IN A VALLEY OF VIOLENCE: Ti West’s Playful Take On The Western

While 2015 could be considered a year where Westerns were making a comeback, with films such as Slow West, Bone Tomahawk, and The Hateful Eight, 2016 has been sorely lacking thus far. Films that could have been a resounding success, such as Jane Got a GunThe Duel, or The Magnificent Seven, instead fell flat, containing little to none of that old-West magic that always seems to bring me back to the genre.

For that reason, it’s completely refreshing to see Ti West‘s In a Valley of Violence. The film is a fusion and modernization of old genres, with a specific emphasis on the Spaghetti Western, and though not without its own set of flaws, it is mostly an entertaining ride.

Familiarity of Western tropes

In a Valley of Violence is a story we’ve all heard before in the Western genre: a lone man with a mysterious past comes into a desolate, unhinged old West town, and through a series of mishaps, unwittingly gets pitted against a gang of outlaws. An unusual twist from the outset, though, is that Paul (played by Ethan Hawke), is also accompanied by a loyal pooch, a companion that is deceivingly cute, yet proves himself to be very accommodating as his right-hand man.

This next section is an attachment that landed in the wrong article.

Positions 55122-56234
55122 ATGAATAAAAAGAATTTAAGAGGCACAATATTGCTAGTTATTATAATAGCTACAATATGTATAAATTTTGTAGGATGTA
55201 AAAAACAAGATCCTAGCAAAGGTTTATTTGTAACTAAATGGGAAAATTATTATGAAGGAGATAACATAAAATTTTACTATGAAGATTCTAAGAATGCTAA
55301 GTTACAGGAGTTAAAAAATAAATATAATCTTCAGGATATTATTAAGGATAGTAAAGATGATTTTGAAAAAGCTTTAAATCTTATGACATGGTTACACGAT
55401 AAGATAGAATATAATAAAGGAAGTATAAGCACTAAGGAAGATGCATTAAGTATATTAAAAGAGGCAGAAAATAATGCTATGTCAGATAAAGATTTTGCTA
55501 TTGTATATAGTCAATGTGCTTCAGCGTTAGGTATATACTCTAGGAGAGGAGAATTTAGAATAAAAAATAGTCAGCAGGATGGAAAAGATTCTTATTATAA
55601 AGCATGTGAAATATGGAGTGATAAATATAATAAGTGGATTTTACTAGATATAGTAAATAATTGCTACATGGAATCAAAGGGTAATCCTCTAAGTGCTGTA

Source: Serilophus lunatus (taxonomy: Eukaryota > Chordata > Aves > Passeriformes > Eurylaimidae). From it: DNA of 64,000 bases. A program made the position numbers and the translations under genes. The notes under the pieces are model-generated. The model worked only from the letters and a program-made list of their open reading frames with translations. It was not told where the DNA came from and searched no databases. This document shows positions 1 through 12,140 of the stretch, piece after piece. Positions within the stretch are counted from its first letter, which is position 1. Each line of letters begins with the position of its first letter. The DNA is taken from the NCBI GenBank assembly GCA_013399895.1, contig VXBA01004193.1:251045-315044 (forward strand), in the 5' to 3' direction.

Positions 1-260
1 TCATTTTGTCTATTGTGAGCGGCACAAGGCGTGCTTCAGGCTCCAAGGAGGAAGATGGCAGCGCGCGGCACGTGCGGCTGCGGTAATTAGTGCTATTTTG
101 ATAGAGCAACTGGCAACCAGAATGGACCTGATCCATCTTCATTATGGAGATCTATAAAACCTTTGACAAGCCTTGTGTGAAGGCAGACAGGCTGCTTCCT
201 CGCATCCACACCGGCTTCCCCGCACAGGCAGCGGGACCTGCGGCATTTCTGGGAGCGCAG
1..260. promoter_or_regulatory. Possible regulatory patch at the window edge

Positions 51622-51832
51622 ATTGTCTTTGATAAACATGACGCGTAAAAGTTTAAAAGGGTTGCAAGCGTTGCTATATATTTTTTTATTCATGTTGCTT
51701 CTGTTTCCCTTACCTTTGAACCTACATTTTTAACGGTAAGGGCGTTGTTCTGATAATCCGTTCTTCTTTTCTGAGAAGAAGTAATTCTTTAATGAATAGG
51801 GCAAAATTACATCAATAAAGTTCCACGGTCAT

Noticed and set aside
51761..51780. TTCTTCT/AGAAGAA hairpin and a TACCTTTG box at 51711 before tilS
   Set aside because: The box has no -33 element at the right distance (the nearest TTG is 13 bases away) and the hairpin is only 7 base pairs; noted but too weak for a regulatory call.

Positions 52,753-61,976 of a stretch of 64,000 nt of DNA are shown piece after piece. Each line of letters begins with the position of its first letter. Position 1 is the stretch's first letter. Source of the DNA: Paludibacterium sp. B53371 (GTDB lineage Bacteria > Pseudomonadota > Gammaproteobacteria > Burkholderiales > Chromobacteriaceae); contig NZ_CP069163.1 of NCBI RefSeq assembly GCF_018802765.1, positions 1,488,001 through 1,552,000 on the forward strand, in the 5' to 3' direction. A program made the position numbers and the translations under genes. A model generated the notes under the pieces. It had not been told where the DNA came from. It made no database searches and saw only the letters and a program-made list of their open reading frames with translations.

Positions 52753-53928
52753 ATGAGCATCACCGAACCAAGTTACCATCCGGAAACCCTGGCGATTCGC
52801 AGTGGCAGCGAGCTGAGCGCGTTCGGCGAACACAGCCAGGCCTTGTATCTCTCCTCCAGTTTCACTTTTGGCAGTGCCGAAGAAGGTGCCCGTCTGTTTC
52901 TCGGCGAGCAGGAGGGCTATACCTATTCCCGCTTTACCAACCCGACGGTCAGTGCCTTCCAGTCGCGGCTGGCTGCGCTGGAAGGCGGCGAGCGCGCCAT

Ti West, who before this was mostly known for his horror films (The Sacrament, The Innkeepers), here has created a delightful homage to the sub-genre of Spaghetti Westerns. The ones that will immediately come to mind are those made by Sergio Leone, such as A Fistful of Dollars, or even some Clint Eastwood-directed Westerns, such as High Plains Drifter (both are films which West has stated are amongst his favorites in the genre).

Similar elements to these films include the morally ambiguous antihero, the tense, non-dialogue buildups to impending gunfights, and the use of unusual sounds as part of the score, such as whistling, stomping, and gunshots, in a way clearly reminiscent of Ennio Morricone‘s Western scores.

IN A VALLEY OF VIOLENCE: Ti West's Subversive Take On The Western
source: Focus World

The way that West‘s film distinguishes itself, however, is by choosing to overuse dialogue at some points as opposed to lingering in silence. Leone would often prefer to use natural sounds in his films, such as in the opening scenes of Once Upon a Time in the West, which contains nearly eight minutes without a line of dialogue, building tension through the sound of a waterwheel and other noises of a quiet old West town.

A clear example that West‘s film will not follow suit is when Hawke‘s character, while alone, talks to his dog, filling him in as to his current thoughts and impending actions. While interacting with others, Paul sometimes breaks from his brooding, silent persona, extending into long-winded monologues. It is an aspect that is sometimes frustrating, since Westerns are often more compelling when they are allowed to breathe. Yet, I can’t entirely fault West at the same time.